Album Review: Intervals - 'The Shape Of Colour'

10 December 2015 | 12:06 pm | Alex Sievers
Originally Appeared In

Progressive instrumental music making sweet love to your ears.

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The sole man left behind the progressive-metal curtain that is Intervals, is one Canadian musician by the name of Aaron Marshall. After his old band mates jumped ship (for whatever reason) last year, this has now become the Aaron Marshall Special.

For Intervals latest dive into progressive metal, the now lone guitarist has enlisted the help of bassist Cameron McLellan (Protest The Hero) and drummer Travis Orbin (Darkest Hour) to perform their own respective parts for ‘The Shape Of Colour’. It’s not all that different from the band's prior instrumental works (which are still better than their songs with vocals), however, it’s still a beast of a record.

As far as this kind of music goes, it’s got everything you’d expect; no vocals, tight, dynamic drumming, plenty of technicality, slick grooves and sweeps, and some truly outstanding solos and shredding. As you’d expect, the mix and production is squeaky clean. So yeah, this is nothing really new for the genre but by god, that doesn’t mean that it’s not good. Because this is a pretty fucking good record, and it's made better by the fact that we’re not quite at the level where this music is over saturated and clogging up the Interwebs just yet.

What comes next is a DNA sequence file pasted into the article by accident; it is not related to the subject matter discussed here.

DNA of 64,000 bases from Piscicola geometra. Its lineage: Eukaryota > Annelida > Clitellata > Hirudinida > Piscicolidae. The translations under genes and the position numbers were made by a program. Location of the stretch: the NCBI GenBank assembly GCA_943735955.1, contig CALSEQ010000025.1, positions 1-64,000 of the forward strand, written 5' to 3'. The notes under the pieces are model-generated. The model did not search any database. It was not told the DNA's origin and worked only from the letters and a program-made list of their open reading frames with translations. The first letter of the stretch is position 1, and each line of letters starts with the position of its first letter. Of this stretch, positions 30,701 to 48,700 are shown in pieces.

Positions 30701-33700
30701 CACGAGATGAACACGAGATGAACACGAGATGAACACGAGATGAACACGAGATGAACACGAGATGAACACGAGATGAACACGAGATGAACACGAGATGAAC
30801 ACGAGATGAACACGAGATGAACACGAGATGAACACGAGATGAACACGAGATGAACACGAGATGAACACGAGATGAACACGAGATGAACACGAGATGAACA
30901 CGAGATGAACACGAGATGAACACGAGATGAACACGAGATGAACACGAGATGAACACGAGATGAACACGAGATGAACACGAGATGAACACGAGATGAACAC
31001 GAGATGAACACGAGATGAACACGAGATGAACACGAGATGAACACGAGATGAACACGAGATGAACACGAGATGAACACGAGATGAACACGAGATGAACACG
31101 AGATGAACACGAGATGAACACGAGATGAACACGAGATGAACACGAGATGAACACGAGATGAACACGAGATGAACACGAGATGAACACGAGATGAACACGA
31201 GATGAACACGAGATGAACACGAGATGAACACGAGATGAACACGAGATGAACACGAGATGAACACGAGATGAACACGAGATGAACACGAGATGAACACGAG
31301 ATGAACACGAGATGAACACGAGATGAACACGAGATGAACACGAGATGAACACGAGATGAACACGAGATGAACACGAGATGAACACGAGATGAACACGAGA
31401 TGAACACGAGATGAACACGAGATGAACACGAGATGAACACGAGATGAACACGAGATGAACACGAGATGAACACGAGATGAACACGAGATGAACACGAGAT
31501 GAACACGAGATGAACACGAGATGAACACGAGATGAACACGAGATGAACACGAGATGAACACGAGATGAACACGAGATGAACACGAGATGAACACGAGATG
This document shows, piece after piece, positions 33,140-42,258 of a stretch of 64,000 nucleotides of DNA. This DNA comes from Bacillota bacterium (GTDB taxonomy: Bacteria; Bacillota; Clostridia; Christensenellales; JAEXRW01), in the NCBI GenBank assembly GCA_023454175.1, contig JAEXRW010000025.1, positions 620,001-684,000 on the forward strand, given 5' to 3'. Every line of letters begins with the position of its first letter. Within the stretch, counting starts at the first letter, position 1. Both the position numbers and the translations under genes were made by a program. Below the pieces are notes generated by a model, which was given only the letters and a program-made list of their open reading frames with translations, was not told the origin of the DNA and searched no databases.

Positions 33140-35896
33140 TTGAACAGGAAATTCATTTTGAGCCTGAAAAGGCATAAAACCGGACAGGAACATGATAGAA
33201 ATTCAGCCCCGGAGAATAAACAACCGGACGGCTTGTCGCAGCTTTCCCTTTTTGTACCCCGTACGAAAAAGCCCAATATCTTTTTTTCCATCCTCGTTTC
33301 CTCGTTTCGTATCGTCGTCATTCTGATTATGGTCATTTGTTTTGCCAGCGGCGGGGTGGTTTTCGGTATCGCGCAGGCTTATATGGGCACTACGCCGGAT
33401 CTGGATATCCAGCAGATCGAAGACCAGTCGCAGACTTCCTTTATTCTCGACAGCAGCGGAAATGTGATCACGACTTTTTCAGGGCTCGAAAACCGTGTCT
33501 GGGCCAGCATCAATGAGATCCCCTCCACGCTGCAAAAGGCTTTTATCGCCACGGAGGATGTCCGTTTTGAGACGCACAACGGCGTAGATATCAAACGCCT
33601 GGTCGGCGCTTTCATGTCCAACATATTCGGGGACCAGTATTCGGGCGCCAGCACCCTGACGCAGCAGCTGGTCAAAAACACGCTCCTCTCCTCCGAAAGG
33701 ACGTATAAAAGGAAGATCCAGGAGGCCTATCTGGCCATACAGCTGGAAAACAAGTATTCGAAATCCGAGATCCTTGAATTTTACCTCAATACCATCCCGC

A great moment of the record, one of many, is the damn fine and soothing sax solo on ‘Fable’, by Leland Whitty, really helps bring the song to life. There’s a few guests spots later on as well, like on ‘Slight of Hand’, which features fellow Canadian virtuoso, Nick Johnston. It is a...slight case of “Oh, my riffs are bigger than yours!” “No, mine are bigger than yours” moment, but it’s still a cool song nonetheless.

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Much like Polyphia’s debut album, or anything by Animals As Leaders (who are basically the undisputed kings of this style right now) the biggest achievement of ‘The Shape of Colour’ is that with just the music - the instrumentals - and with no vocals or any other source material to consume, these songs still stick with you for so long even after you’ve pressed stop.

Instrumental music is definitely on the up right now, and as it becomes more and more popular, we’re going to be getting a lot more artists like Intervals delivering the goods before the inevitable plunge off the cliff into the shitty, saturated abyss. And if that’s the case, then we have some damn fine records ahead of us. Before the plunge, that is.

1. I’m Awake

2. Sure Shot

3. Fable (feat. Leland Whitty)

4. Sweet Tooth

5. Black Box

6. Slight Of Hand

7. Meridian

8. Libra